As the diversification perspective assumes exposure to members of other groups is conducive to a reduction in network homophilly. A study on the outgroup orientation of different ethnic groups in chat rooms found that the more opportunities European Americans had to interact with different ethnic groups, the more open they became over time to the diverse groups. Furthermore, an increase in the number of levels of contact proved associated with building cross-race friendships online. These findings imply that social interaction in chat rooms may increase levels of intergroup interaction and reduce network homophilly (Tynes Giang & Thompson, 2005). In another study in Israel, adolescents’ participating in online chat rooms and forums were compared with the ones that did not have access to the Internet. The results show that online youth report networks that are more heterogeneous in terms of gender and age than the ones that have not access online (Mesch & Talmud, 2007).

Consequently, an important motivation for individuals to form online relationships is to diversify their social network and identify other individuals who share their interests, concerns, or problems, but who are not part of their social circle. Online social formation is thus not a general need, as not all individuals are involved in this activity; nor is it only the result of insufficient relationships with family or friends but also the need to find other individuals with similar interests, not available in the social network because of its deterministic similarity. Diversification of social ties, rather than a need for company and lack of social skills motivates online relationship formation.

Another important motivation for participation in online communities (such as forums and chat rooms) is identity exploration. The relative anonymity in virtual spaces allows youth to engage in experimentation in their self presentation, that is, individual attempts to convey information on the image of the self and its identities to others. Studies on youth have presented evidence on this use as almost a quarter of adolescents who used chat rooms or email reported that they presented themselves differently from what they were in real life. A recent study found that 50 percent of the young participants stated that they had engaged in Internet-based identity experiments. The foremost motive for these experiments was to investigate how others reacted, to overcome shyness, and to facilitate relationship formation. Age, gender and introversion were significant predictors of frequency of identity exploration. Younger adolescents experimented more often than older ones. Girls engaged in identity self exploration (how others react) and boys were more concerned to overcome shyness. Introverts were more likely to engage in identity experiments than extraverts (Valkenburg, Shouteen & Peter, 2005).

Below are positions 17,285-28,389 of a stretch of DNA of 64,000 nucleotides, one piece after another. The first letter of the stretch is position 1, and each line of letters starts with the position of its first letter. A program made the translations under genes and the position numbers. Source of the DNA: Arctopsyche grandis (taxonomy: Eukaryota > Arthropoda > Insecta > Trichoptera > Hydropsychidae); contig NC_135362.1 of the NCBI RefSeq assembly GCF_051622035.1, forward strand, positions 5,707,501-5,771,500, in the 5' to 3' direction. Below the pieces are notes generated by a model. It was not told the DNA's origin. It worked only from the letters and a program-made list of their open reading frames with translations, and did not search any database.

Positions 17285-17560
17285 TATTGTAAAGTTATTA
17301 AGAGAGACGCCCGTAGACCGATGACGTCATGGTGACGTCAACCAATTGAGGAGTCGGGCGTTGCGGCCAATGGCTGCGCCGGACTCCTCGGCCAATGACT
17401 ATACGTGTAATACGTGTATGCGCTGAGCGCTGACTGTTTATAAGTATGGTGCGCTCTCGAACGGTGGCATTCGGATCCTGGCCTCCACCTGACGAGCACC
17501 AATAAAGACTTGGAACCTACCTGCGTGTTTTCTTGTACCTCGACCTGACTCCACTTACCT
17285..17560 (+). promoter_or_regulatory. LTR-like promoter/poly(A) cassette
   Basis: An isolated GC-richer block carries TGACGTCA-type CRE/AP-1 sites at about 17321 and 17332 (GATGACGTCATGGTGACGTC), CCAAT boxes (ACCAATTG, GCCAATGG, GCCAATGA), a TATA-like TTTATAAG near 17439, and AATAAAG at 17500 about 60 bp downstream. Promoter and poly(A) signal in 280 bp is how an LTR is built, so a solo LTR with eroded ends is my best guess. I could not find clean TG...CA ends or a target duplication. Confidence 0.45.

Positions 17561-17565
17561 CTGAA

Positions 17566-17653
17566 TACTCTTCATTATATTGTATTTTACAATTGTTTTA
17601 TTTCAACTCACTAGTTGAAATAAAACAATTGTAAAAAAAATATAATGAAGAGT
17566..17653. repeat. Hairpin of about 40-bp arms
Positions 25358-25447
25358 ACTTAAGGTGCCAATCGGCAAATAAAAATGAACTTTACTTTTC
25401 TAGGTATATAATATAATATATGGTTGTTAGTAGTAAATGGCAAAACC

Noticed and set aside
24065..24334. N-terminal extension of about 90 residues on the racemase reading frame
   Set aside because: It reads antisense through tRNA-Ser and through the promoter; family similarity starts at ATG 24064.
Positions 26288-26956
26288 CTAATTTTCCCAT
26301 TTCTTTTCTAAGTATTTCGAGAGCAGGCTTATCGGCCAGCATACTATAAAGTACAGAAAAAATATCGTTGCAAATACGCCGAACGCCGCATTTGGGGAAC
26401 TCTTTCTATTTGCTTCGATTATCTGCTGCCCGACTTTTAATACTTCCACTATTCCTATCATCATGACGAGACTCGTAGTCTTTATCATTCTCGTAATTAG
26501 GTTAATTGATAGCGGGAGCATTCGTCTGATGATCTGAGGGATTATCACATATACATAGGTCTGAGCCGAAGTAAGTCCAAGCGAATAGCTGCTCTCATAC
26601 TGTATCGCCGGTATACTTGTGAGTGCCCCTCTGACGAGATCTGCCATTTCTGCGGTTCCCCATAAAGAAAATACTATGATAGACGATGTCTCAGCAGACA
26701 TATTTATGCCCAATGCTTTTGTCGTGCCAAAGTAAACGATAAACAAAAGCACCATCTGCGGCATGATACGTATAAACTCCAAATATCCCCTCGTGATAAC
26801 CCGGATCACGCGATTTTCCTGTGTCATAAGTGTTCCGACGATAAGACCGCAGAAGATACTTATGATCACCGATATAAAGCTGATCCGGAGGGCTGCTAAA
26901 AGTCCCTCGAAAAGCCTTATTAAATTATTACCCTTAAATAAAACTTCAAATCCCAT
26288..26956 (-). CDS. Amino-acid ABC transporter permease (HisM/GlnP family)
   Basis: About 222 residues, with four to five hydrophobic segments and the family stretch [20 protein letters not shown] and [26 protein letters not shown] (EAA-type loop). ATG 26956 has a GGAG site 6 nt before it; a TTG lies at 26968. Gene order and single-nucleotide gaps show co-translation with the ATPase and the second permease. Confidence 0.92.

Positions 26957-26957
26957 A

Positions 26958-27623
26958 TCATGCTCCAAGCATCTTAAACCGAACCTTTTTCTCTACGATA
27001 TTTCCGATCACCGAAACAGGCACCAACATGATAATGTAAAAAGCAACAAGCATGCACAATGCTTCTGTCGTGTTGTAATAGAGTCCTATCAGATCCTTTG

Participation in chat rooms and forums is often motivated by the need for specific and round-the-clock social support. Online support groups differ in the degree of involvement of professionals. Some have a professional moderator, others lack any moderator. But the common characteristics are that members are youth with a shared condition such as hearing impairment, diabetes, recovery from cancer, sexual abuse, or pregnancy, who assemble to cope with their condition through sharing knowledge and providing mutual support (Mesch, 2006).